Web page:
Heat gain inside the trailer is another reason for the air conditioner to blow cold air. Most RVs don’t have good insulation because extra-thick walls will eat up the living space. For example, there won’t be much room left if the vehicle has 6-inch thick walls all around.
If you park the RV directly under the sun in scorching weather, the heat inside the vehicle will be greater than the AC can pump back out. The solution is parking the RV under a shade like a tree or an awning. Just keep your trailer out of the way of direct sunlight.
Duo Therm RV Air conditioner Not Cooling
The main reason for having an air conditioner is to cool the RV during the hot summer months. Below are some reasons why your air conditioner is not blowing cold air;
Incorrect Set Thermostat
Check your thermostat settings and make sure it’s set to cool and not to blow hot air. If your thermostat is set to cool, check the temperature and see if it has been changed.
If it has been turned off or set for a constant fan, switch it back to the cooling operation. Once your system kicks in, wait a few minutes, and check you have cold air blowing rather than warm air. If it’s cold, you have resolved the problem.
If your air conditioner is not blowing cold air now, carry on with the fixes below or check the relay board.
Dirty Air Filters
Your RV AC unit could include air filters situated in or around your indoor air handler unit. The filter’s job is to catch dirt and other airborne particles before entering the air handler unit. Doing this keeps the components of the system working and staying clean.
A dirty air filter can block cool air airflow and reduce cooling, or it could lead to your AC system shutting down. You can clean your filer weekly with soap and water to fix this issue.
Condenser Unit is Blocked
Your air conditioning system has outdoor condenser coils. The exterior of your condenser unit will have a large coil that wraps around the outside of the unit. The coil includes the thin metal “fins” that help cool the unit.
If your RV air conditioner is running but not cooling, you could have a blocked or clogged condenser coil. The condenser fan draws air into the unit through the condenser coil and pulls heat from your RV when correctly working.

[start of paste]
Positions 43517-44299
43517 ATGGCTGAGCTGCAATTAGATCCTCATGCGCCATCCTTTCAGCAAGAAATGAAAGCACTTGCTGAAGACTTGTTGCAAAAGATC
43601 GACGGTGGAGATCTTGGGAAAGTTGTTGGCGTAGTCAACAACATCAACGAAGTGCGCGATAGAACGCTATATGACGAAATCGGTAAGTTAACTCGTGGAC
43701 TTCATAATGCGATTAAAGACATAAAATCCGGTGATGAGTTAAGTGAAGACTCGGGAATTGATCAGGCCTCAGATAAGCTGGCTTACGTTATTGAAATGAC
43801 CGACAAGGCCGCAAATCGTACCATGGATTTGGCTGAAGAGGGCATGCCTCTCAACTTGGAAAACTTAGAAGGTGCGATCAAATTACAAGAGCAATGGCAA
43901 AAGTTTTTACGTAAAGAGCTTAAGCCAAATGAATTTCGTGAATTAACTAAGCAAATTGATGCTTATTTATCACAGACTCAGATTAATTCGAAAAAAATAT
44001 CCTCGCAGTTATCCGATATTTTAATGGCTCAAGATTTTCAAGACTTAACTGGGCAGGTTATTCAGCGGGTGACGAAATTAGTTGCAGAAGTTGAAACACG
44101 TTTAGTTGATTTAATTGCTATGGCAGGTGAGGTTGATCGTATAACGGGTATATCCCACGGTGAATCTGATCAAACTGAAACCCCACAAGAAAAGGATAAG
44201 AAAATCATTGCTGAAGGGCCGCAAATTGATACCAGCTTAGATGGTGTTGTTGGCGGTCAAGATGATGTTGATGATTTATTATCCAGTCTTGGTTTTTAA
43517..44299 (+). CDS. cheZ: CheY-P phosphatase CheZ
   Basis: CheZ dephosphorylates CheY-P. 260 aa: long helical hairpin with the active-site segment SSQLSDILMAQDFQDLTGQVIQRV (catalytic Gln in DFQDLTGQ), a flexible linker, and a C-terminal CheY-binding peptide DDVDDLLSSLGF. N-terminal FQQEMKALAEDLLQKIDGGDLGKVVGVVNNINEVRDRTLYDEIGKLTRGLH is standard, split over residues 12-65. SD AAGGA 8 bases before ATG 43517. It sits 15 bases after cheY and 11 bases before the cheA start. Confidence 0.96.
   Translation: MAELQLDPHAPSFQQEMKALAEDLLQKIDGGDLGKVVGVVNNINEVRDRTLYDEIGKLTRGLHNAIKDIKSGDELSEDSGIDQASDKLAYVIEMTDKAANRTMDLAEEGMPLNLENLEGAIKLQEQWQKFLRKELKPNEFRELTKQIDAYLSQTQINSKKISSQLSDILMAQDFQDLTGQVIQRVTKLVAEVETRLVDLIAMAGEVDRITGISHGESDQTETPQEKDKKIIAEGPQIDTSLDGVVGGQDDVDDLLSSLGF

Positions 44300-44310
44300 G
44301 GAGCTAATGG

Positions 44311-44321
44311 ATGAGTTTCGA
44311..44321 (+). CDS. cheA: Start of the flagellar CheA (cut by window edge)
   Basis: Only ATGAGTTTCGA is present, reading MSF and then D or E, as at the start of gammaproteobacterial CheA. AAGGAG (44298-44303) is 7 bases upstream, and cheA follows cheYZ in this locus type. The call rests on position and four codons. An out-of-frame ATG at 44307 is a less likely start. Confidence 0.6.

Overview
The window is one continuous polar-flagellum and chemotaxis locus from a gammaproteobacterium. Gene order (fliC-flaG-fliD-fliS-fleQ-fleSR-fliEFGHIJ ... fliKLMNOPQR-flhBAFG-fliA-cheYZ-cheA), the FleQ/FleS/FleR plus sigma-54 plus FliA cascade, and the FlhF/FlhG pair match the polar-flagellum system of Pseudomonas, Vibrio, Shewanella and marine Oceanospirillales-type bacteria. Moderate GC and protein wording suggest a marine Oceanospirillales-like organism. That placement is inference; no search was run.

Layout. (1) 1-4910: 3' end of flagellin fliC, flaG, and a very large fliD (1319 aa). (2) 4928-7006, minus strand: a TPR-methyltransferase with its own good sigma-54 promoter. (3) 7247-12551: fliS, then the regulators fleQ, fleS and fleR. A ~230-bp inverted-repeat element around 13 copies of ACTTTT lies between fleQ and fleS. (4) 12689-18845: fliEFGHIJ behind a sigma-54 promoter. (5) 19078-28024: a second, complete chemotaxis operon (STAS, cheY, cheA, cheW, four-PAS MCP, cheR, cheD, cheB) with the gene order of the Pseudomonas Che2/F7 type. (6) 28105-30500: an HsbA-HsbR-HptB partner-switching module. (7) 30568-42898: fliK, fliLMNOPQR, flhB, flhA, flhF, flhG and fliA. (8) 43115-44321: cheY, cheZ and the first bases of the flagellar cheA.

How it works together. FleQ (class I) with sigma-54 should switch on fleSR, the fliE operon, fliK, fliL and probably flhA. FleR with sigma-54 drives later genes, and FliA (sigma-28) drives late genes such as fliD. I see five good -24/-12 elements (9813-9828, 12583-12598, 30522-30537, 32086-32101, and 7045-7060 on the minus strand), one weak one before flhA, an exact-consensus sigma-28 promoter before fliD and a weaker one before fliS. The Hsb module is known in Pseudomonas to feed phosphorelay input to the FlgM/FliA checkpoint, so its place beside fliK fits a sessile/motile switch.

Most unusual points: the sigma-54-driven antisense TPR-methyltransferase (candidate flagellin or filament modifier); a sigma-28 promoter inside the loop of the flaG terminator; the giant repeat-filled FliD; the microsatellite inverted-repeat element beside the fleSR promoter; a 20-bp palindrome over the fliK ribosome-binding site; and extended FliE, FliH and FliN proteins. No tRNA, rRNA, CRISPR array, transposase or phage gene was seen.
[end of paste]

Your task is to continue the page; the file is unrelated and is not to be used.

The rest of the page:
Damaged Heat Pumps
In some cases, an outdoor unit could include a heat pump. These appear to be like an AC unit but with different components to let them cool and heat your home.
In cooling operation, they work like an AC’s condenser unit and are subject to the same issues such as dirty, clogged coils, frozen, or refrigerant leaks, among others.
If your heat pump system doesn’t cool, check the thermostat, air filter, and condenser unit for the above. If all these are okay, you may need an AC specialist to repair your RV AC.
Frozen Evaporator Coil
The indoor side of your central air conditioning system includes an evaporator coil. Warm indoor air will pass through the evaporator coil as heat and humidity are removed from the air. Cooler air is then circulated back to your RV.
Refrigerant is vital for the cooling process as it changes from a liquid to a gas, draws heat energy and humidity from indoor your RV’s air, and pushes it outside.
The extent of a refrigerant leak could contribute to an AC system not blowing cold air. As a result, your system may run for more extended periods without adequately cooling your home, or it can cause a damaged or failed compressor and complete system shutdown.
Duo Therm RV Air Conditioner Compressor Not coming On
There can be various reasons why an air compressor fails to come on;
Malfunctioned Starting Compressor
A malfunctioning starting compressor is usually the main culprit. Ensure you check the compressor before buying an air conditioner. Also, buy from manufacturers that have a warranty on them.
If dirt builds up in the coils and filters, it can cause the unit to shut down. Moreover, a clogged-up filter can reduce airflow in significant amounts. As a result, the coil of the evaporator stops working.